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The impact of speculation upon volatility and market efficiency: The badla experience on the BSE

  • Ajay Shah

On 12 March 1994, SEBI imposed new norms on trading in the Bombay Stock Exchange, and the effective consequence of this has been an elimination of {\em badla}, a form of forward trading. Without badla, the role of speculative traders on the BSE is diminished. This paper sets out to measure the impact of this elimination of speculative trading upon volatility on the BSE. We explore, and criticise, a variety of different methods of arriving at a conclusion on this question, and present an estimation strategy which exploits the unique opportunity to view this episode as a natural experiment. Our examination of daily unsystematic risk, which takes the value of 3\% in our sample on average, reveals that badla diminishes it by roughly 0.25 percentage points. The statistical significance of this estimate is weak, especially in the light of a qualitative argument suggesting that this estimate is biased upwards. Working with weekly returns data, badla seems to have no impact upon unsystematic risk. On the subject of market efficiency, we find that badla is slightly beneficial for short--horizon market efficiency: the non-forecastability of daily returns of A companies has worsened in the year following 12 March 1994. This effect is concentrated in the short horizon; the degree of forecastability of weekly returns has actually diminished slightly in the year after 12 March 1994.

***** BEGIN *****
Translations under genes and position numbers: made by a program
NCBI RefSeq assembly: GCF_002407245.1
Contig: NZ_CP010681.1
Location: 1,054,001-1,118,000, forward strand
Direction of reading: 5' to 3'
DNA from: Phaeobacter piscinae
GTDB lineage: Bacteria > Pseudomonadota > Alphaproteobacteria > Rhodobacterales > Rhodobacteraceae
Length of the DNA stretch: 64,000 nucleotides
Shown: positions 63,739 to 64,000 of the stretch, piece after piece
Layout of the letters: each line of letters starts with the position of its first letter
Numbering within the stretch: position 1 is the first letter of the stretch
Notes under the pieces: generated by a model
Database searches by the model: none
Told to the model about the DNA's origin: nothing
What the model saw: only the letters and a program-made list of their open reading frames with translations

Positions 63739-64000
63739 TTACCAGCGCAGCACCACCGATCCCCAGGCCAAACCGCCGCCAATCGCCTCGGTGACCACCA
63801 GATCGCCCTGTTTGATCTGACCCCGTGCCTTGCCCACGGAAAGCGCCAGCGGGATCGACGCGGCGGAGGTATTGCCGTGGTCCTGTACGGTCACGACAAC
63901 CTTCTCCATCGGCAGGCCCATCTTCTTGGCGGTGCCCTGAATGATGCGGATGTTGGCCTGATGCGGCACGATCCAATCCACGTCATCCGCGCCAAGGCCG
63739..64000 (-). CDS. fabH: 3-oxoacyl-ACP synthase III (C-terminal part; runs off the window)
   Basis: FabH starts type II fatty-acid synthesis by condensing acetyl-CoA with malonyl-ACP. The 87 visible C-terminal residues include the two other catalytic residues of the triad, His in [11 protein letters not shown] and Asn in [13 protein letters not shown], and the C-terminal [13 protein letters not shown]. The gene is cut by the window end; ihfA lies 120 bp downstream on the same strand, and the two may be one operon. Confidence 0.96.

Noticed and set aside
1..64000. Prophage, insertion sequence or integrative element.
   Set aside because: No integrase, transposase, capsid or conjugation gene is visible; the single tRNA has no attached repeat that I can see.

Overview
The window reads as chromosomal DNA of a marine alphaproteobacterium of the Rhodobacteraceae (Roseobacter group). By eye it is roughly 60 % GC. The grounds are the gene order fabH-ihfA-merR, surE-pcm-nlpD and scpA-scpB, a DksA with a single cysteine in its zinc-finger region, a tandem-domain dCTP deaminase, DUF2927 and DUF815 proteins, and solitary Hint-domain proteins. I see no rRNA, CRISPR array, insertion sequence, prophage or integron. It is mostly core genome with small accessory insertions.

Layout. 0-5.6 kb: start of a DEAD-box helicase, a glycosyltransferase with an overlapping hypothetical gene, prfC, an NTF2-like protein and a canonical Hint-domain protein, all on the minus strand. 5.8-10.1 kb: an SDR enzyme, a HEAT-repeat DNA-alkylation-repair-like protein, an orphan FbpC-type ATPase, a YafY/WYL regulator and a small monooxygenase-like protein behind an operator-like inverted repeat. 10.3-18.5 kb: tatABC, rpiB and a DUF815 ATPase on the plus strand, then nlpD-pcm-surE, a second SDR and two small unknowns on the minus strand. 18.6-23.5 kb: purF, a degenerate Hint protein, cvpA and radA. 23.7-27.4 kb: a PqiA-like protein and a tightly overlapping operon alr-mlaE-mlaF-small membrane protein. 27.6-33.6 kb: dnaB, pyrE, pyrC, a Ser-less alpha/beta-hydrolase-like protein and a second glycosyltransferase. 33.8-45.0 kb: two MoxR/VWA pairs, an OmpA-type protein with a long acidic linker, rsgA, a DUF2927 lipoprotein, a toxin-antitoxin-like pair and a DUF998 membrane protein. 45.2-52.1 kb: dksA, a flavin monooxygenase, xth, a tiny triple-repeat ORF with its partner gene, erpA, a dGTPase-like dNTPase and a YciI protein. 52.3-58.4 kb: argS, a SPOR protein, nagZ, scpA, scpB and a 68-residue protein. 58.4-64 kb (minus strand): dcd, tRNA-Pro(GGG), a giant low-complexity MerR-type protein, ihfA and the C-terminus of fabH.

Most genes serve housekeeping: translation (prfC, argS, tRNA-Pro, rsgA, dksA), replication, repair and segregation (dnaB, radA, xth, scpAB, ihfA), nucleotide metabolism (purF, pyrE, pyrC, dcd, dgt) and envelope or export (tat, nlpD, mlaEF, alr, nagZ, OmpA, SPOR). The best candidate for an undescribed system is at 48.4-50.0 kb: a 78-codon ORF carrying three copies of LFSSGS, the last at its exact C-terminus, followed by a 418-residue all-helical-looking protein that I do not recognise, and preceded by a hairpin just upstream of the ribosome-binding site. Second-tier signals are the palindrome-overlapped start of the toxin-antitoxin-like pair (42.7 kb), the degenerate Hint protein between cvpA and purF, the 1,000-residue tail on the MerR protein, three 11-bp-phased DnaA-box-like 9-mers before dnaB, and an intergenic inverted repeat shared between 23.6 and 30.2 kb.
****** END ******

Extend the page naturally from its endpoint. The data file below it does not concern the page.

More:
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Paper provided by EconWPA in its series Finance with number 9507002.

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Date of creation: 11 Jul 1995
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Handle: RePEc:wpa:wuwpfi:9507002
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  1. Ross, S.A., 1989. "Commentary: Using Tax Policy To Curb Speculative Short-Term Trading," Papers t3, Columbia - Center for Futures Markets.
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